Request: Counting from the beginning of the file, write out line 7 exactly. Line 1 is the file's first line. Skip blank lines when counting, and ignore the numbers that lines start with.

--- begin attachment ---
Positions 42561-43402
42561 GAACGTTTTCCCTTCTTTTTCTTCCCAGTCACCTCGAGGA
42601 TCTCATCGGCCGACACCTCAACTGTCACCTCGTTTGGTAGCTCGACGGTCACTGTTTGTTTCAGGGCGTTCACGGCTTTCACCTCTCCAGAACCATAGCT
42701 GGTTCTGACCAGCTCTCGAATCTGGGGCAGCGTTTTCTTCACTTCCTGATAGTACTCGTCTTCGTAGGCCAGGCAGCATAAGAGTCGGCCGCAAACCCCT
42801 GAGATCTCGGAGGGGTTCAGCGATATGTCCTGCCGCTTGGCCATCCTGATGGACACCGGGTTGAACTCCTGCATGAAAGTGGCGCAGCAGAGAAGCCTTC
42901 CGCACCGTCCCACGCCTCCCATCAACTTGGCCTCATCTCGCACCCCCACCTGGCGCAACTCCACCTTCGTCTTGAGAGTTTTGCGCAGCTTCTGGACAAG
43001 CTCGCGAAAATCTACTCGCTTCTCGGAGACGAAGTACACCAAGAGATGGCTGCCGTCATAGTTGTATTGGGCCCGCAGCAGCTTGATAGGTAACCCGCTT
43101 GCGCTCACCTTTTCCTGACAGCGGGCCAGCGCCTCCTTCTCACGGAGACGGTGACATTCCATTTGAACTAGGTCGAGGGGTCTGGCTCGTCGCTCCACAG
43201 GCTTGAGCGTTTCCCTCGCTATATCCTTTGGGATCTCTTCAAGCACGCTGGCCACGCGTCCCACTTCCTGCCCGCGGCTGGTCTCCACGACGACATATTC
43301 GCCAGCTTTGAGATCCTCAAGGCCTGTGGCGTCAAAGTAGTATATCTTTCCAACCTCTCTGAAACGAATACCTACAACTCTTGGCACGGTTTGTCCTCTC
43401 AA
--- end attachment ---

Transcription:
43001 CTCGCGAAAATCTACTCGCTTCTCGGAGACGAAGTACACCAAGAGATGGCTGCCGTCATAGTTGTATTGGGCCCGCAGCAGCTTGATAGGTAACCCGCTT